Also on this Palau dive is a woman, Marjorie, who becomes the narrator's very best friend. Marjorie's obsession is the Great Barrier Reef. The ladies, scientists both, bond over their love of and understanding for the ocean's many and wildly variable ecosystems, all under threat from Anthropogenic Climate Change (maybe you've heard about it?)—but few ecosystems are under greater threat than the Great Barrier Reef. Marjorie succumbs to a new thing, the Grief, a declining mental health state that invariably ends in suicide, that is becoming more and more prevalent among humans who, for idiosyncratic reasons, suddenly can no longer bear to exist in the changing world.

Our narrator, called Ruby as we discover about midway through the story, is apparently immune to the Grief. So is her Māori husband, George...not a scientist, an artist of science subjects, so it's really not science that saves or damns. But Marjorie retreats to behaviors so weird, so utterly foreign to her former self, and yet still sea-themed...she renames herself "the Sea Witch" from "The Little Mermaid" by H.C. Andersen, which is also what she named the expensive boat she bought herself before the Grief and burned to the water-line after it...that it's clear what the decline's end will be while remaining unclear what the hell she's going to do next. The next thing the Sea Witch does...well....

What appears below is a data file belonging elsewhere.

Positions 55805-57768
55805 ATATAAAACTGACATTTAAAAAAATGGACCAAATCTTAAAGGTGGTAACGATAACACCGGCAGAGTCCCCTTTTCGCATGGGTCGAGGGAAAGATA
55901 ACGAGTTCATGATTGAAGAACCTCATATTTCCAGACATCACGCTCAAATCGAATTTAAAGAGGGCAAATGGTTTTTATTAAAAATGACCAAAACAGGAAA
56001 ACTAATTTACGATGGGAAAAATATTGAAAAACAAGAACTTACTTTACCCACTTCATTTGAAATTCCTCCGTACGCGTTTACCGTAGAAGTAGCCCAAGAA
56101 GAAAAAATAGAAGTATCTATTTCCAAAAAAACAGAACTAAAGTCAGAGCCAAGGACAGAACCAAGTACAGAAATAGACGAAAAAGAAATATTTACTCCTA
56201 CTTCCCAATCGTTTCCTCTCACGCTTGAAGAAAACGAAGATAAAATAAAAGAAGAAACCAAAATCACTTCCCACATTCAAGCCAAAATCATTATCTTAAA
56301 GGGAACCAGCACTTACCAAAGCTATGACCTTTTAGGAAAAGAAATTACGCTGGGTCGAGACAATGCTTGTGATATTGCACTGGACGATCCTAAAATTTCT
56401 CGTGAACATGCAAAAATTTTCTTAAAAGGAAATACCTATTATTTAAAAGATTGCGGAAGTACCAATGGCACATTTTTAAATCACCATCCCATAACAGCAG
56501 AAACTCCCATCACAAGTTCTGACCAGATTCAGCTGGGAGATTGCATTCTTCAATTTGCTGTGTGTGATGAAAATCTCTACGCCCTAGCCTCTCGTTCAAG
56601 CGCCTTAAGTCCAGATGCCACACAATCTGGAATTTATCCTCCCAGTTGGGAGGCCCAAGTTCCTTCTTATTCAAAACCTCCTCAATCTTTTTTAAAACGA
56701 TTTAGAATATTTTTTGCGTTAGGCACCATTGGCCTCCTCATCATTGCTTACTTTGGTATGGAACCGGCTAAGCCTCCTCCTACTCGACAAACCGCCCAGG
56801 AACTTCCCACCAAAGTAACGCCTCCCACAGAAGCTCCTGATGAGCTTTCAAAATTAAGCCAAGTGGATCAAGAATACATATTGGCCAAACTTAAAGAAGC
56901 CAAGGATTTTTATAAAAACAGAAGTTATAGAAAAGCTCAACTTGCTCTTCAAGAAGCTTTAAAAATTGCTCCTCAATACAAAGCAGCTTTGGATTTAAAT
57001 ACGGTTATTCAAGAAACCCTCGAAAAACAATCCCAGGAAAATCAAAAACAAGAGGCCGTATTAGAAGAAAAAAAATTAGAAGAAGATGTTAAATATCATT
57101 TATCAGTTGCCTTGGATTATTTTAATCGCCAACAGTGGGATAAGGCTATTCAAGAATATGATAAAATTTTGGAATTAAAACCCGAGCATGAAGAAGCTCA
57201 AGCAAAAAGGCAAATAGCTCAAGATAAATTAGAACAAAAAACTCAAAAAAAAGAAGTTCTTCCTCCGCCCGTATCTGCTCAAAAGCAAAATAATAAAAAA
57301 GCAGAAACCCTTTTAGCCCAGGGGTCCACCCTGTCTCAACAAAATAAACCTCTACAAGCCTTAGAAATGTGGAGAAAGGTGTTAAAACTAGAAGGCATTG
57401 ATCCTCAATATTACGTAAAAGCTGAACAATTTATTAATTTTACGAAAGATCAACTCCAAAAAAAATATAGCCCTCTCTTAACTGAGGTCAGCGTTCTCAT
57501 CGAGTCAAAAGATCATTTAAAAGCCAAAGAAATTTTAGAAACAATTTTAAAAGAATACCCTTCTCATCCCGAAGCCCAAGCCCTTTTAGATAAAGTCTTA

That is a thing of spoilers. The things Marjorie, I mean the Sea Witch, does or causes or abets, are...disturbing. I will leave it to you to read the under-100 page novella, instead of doing what I would love to do and relating the scary, freaky, incredible things that Ruby rips from pillar to post to attempt to make sense of, to attempt to explain to herself (and very possibly the authorities, though which ones and what she could convince them to do in a Grief-stricken world is unclear even to her) what Grief is doing to some apparent survivors.

Why I want you to get this book is really very simple: I need people to talk about it with! There are so many fascinating characters...Tasmanian Granny the Thylacine Jesus for one, addled by Grief but quite the scientist withal, and maybe the Sea Witch's relative...? Ruby goes to visit her at...well, because she gets a Message to, although George her husband isn't keen on it:
"Hurt's easy enough to live with," he said. "If there's an end to it. Break your arm and it hurts, but it heals soon enough and the hurt goes away. Even a small pain, if it never leaves...It wears you down," he said. "In the end it isn't the hurt that gets you, it's the exhaustion."